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I have put thru a few stones with our CR960. the ejection system isnt totaly fool proof. and I leave the sensitivity set at around 70 to 80. higher and i get too many false openings. only thing I damaged so far is broke two concave extention bolts tho.
 

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Discussion Starter · #12 ·
After 2 days with the cr in canola with 3 tx 66's there is no comparison, cleaner sample, easy 1 mph faster, less loss and no trouble. One tx broke a wheel bolt and fried a circuit board and the other has canola leaking on cylinder drive belt, nothing a little duct tape cant fix. We have always found with the rotary seperator on the tx,s that it works well when tough but seems to break the straw up to much when dry. When you tighten up the seperator your loss goes down on your walkers so as the loss on the monitor goes down there it increases as much on the sieves as you lost on the walkers. You get rid of the losses in one place just to lose it somewhere else. One neighbour has 3 8060,s and has custom built a one piece filler plate to cover up the grate on the rotary seperator to prevent overloading of the sieves. Seems to defeat the purpose, all you have is a yellow john-deere. Still not 100% sold on the rotary, but realy like the ease of setting the combine and the sample we are getting. Still more canola and flax to do, will wait till we are done and do some more thinking on either cr or cx and which way to go. Maybe have one of each?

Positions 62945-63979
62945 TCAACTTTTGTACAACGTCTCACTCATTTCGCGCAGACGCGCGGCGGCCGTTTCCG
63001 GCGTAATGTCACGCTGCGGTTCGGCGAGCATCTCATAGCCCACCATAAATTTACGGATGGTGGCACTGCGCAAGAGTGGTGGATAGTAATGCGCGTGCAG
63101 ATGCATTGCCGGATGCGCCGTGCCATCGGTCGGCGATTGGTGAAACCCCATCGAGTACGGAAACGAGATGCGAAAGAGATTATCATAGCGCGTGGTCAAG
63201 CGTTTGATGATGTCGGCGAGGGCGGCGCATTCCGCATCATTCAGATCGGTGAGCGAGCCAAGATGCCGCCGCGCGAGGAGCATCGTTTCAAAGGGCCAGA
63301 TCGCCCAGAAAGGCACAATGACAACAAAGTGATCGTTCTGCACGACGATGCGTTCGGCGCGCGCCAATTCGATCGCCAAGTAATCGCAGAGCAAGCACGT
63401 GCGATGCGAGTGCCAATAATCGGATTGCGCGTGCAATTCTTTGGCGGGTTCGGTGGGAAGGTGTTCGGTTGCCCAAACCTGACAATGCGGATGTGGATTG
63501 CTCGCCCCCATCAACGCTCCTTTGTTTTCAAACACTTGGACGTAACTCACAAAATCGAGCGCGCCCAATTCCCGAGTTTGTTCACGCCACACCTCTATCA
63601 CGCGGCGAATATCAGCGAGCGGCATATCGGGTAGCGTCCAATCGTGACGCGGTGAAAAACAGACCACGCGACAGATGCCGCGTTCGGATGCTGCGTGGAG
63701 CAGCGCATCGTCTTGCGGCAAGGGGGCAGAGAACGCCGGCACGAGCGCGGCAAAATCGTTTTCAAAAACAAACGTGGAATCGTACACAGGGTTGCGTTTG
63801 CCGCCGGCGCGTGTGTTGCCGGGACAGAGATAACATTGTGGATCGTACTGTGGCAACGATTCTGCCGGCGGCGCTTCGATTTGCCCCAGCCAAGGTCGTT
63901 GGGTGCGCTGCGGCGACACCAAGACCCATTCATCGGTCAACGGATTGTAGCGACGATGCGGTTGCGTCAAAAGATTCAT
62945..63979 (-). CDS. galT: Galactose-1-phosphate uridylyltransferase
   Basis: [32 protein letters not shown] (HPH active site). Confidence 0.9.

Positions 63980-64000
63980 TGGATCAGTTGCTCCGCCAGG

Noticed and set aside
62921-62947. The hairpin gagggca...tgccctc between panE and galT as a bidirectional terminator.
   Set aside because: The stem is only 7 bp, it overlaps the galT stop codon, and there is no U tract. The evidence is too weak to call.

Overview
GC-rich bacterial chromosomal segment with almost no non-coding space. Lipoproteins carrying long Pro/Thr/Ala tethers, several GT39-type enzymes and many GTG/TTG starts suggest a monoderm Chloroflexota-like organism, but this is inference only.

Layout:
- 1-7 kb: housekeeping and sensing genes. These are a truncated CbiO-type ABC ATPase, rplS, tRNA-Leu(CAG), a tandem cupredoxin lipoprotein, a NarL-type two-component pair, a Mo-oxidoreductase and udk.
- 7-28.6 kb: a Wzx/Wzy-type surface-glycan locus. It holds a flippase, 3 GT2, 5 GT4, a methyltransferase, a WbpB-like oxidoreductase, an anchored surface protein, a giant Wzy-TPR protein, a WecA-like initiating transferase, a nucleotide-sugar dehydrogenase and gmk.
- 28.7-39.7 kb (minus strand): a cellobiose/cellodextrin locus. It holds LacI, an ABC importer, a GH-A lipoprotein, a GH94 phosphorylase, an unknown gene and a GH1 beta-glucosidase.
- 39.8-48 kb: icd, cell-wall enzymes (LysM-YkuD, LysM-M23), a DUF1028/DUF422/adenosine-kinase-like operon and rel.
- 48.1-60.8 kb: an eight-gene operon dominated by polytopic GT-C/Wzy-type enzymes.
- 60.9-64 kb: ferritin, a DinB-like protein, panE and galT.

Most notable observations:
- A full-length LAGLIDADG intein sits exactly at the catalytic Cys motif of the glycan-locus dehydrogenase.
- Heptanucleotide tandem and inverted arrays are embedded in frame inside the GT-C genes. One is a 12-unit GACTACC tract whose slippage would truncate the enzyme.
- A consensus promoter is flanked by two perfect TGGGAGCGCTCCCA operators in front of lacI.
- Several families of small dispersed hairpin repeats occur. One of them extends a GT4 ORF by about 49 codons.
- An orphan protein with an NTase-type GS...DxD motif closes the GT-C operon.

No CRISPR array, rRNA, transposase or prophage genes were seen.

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It's easy to overthresh but you can drop the rear concave and slow it down to prevent some of the trash build up and I just keep slowing down the cylinder or opening the concave as needed. Interesting reading some of the comments here about the CR/CX as I have a TX with a Sunnybrook cylinder doing about the same in Canola (setting seives on higher speed helps too) as the CR mentioned until I broke the top feeder chain shaft and the only one available is in Europe so here I sit. Hoping to rent a CR and get finished so guess I'll see if there's a difference.